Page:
Just because you’re trying to reduce your carbon footprint doesn’t mean you can forget about your actual footprint. That’s especially true during the summer when everyone capitalizes on getting outside and appreciating nature. For outdoor enthusiasts, hiking is a fantastic way to stay active and boost your mental health while exploring the natural world. In the U.S., National Trails Day happens on the first Saturday of June, representing a perfect opportunity to lace up hiking boots or gear up for an adventurous cycle.
But as you plan your outdoor adventures this season, remember to be mindful of our impact on the environment and other trail users. To help you make the most of what nature offers while still being responsible stewards of the outdoors, here are some tips to follow to enjoy nature trails responsibly.
Do your research
Planning your outdoor excursion ensures you will be able to do so sustainably. First, it’s simply common sense — you should always research a trail before you take it, gauging its difficulty and potential dangers. Blundering into a situation you’re not prepared for is a surefire way to damage the environment — and put yourself in harm’s way. A little research will also tell you if the trails you’re interested in have any restrictions or rules you need to follow.
Even if you’ve done your research beforehand, ensure you’re prepared for any situation before heading out on the trails. This may include bringing plenty of water, snacks, sunscreen, and proper equipment. And always let someone know your intended route and expected return time. Here’s a closer look at how to prepare for a hiking trip:
- Know the weather conditions: Check the weather forecast and prepare accordingly. Bring extra layers, rain gear, or sun protection as needed.
- Bring plenty of water and food: Dehydration and hunger can quickly ruin any outdoor adventure. Bring enough water and snacks to keep you and your group hydrated and fueled throughout your hike. Just be sure to bring a reusable water bottle instead of disposable plastic bottles.
- Carry essential gear: Depending on the trail and activity, you may need a map, compass, first aid kit, flashlight, knife, or other essential gear. Always carry what you need but try to travel as light as possible to minimize your impact.
- Wear appropriate clothing and footwear: Dress in layers, wear comfortable, sturdy shoes, and consider the weather and terrain of the trail you’ll be on. You may also want to bring extra socks in case your feet get wet during your journey.
- Know your limits: Choose a trail that matches your fitness level and experience. Don’t push yourself too hard and take breaks as needed to rest, eat, and recharge.
Stay on the trail
Trails are created and maintained for two main reasons — to protect the delicate ecosystem around them and keep trekkers safe. The specific trail design considerations may vary depending on the trail’s location, ecosystem, and purpose. Still, these paths are intended to provide a safe and sustainable way for people to access and enjoy natural areas while minimizing their impact on the ecosystem and wildlife. Straying off the trail can cause damage to plant life, disturb wildlife habitats, and cause erosion. So, stick to the designated route and resist the urge to blaze your own path.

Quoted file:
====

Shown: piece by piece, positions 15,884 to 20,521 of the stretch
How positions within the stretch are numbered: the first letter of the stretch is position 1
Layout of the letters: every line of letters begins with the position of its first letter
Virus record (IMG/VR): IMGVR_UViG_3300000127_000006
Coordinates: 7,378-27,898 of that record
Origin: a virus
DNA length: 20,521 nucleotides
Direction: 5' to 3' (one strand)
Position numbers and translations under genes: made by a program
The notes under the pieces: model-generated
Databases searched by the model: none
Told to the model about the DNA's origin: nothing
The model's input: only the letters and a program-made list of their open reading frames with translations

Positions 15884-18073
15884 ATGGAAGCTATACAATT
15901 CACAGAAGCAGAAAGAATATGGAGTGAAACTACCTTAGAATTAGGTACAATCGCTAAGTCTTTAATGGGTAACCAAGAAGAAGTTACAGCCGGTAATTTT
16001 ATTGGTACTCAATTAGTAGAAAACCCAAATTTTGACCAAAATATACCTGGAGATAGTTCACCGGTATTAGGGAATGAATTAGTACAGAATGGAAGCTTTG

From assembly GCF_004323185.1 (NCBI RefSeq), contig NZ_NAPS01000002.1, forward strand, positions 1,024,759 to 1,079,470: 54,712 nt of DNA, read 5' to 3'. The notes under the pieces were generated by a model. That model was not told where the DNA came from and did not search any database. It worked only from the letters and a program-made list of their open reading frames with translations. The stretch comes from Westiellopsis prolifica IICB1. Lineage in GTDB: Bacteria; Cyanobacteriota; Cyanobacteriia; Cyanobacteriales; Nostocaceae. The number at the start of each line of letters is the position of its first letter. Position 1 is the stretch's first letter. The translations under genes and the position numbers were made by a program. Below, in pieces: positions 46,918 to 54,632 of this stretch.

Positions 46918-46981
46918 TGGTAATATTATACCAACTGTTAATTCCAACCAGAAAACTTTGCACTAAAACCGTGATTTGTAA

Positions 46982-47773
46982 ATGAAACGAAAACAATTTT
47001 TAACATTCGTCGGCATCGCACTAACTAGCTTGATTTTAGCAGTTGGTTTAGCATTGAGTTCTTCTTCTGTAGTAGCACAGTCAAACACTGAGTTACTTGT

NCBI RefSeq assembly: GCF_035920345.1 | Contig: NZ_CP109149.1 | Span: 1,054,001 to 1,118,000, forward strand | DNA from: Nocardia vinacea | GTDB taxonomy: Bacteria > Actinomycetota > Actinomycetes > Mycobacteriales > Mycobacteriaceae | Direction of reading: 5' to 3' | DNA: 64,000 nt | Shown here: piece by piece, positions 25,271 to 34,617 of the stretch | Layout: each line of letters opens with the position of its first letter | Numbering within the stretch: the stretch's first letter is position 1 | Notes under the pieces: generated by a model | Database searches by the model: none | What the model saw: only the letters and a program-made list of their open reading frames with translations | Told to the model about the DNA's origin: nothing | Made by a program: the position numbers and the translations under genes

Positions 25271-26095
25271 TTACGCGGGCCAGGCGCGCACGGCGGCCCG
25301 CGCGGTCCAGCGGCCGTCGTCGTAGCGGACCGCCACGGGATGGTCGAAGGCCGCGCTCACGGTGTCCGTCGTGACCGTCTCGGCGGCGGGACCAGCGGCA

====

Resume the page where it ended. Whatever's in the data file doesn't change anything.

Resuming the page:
Whether you're hiking, biking, or horseback riding, be courteous and respectful to other trail users throughout your journey. Here are some things to keep in mind:
- Yield to other hikers: If you’re hiking with a group, step to the side of the trail and let others pass you. If you’re hiking uphill, yield to those coming downhill.
- Be aware of cyclists and equestrians: If you’re sharing the trail with cyclists or horseback riders, be aware of their presence and move to the side to let them pass safely. Give horses a wide berth and speak softly to avoid spooking them.
- Keep pets under control: If you’re hiking with a dog, always keep them on a leash and under control. Be aware of the comfort level of other hikers and pets you encounter and make sure your fur baby doesn’t disturb others or wildlife.
- Pick up after yourself: Pack up all trash and waste, including pet waste, and don’t disturb or damage natural features, wildlife, or vegetation.
Keep noise levels down and follow proper trail etiquette to ensure a positive experience for everyone on the trail. Help make the trails a friendly and kind place to be for all walks of life!
Get there sustainably
Be eco-conscious even before you arrive at your destination. Instead of driving yourself to the trailhead, carpool or take public transportation if possible. If it’s not too far, consider biking there as a warm-up before the main event. You’ll be reducing your carbon emissions and avoiding any traffic or parking headaches.
Finally, don’t forget to enjoy yourself! National Trails Day is about celebrating nature’s beauty and the joy of being outside. So, take your time, soak in the scenery, and consider bringing friends or family.
Are you planning on making it a weekend or an overnight trip? Keep in mind these simple steps to ensure you are camping sustainably, leaving things exactly the way you found them. If you think you’ll need to do a quick wash while camped, bring along a pack of convenient, lightweight eco-friendly laundry sheets.
Remember, responsible recreation isn’t just for National Trails Day – it’s a mindset that we should all embrace every time we slip into nature. See more ways to make every day feel like Earth Day!